Having a drifting Maxwellian (Maxwell-Boltzmann) distribution: $$f(\vec v) = n \left(\dfrac{m}{2\pi k_B T}\right)^\frac{3}{2}\exp\left({-\dfrac{m[(v_x-a)^2+v_y^2 + v_z^2]}{2k_BT}}\right) $$ where $a$ is the drift velocity, is it possible to derive this drift from the moment of the distribution $$ \langle \vec v \rangle = 1/n \int_{- \infty}^\infty \vec v f(\vec v) d^3v $$

I assume that both $\langle v_y \rangle=0$ and $\langle v_z \rangle=0$ (from the Maxwellian being an even function in these directions), but does $\langle v_x \rangle=a$? If so, please help me derive it, I couldn't do it myself neither could I find the anwer in textbooks.

  • $\begingroup$ Yes, the even integrals (y and z directions) will be zero... $\endgroup$ Commented Aug 9, 2023 at 20:36

1 Answer 1


According to your formulas, $$\langle v_x \rangle = \left( \frac{m}{2\pi k_B T} \right)^{3/2} \int_{-\infty}^\infty v_x e^{-\frac{m[(v_x - a)^2 + v_y^2 +v_z^2]}{2k_B T}} d v_x d v_y dv_z $$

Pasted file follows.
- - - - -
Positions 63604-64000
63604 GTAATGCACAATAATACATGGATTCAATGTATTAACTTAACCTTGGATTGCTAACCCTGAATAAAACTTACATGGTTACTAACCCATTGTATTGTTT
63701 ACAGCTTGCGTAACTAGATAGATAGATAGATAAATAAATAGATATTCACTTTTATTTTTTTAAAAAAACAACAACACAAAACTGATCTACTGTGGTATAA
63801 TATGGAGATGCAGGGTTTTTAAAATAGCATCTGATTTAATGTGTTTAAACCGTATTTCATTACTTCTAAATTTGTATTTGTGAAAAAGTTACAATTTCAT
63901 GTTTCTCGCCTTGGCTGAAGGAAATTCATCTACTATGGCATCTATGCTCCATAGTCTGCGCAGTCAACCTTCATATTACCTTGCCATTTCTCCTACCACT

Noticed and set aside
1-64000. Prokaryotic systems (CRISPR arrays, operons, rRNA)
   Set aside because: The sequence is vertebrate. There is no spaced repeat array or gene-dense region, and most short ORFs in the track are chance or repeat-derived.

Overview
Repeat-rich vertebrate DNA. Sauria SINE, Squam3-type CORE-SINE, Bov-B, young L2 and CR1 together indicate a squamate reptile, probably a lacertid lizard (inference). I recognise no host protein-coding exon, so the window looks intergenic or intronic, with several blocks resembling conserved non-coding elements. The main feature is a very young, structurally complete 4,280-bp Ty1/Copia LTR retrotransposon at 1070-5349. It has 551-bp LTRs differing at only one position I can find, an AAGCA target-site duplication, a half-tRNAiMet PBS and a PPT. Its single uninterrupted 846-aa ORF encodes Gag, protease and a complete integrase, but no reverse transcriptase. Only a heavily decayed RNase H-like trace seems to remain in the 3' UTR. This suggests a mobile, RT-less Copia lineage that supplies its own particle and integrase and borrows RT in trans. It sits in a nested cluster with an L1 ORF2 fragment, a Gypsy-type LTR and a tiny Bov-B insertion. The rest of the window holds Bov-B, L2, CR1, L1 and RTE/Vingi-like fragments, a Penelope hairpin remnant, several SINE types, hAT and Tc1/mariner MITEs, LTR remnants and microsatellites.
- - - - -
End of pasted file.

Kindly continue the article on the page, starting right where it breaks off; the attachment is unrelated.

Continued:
Shifting $v_x$ by defining $v'_x = v_x - a$ we have

$$\langle v_x \rangle = \left(\frac{m}{2\pi k_B T}\right)^{3/2} \int_{-\infty}^\infty (v'_x +a) e^{-\frac{m[v_x'^2 + v_y^2 +v_z^2]}{2k_B T}} d v'_x d v_y dv_z = a \left( \left(\frac{m}{2\pi k_B T}\right)^{3/2} \int_{-\infty}^\infty e^{-\frac{m[v_x'^2 + v_y^2 +v_z^2]}{2k_B T}} d v'_x d v_y dv_z\right) = a$$ I used that the $v'_x e^{-(...)}$ integral vanishes because it is odd in $v'_x$, and the remaining $a e^{-(...)}$ integral simplifies with the prefactor to give simply $a$ as expected.

This result just follows from identifying this distribution with a gaussian distribution of mean $(a,0,0)$ and standard deviation $\sigma = \sqrt{\frac{k_B T}{m}}$


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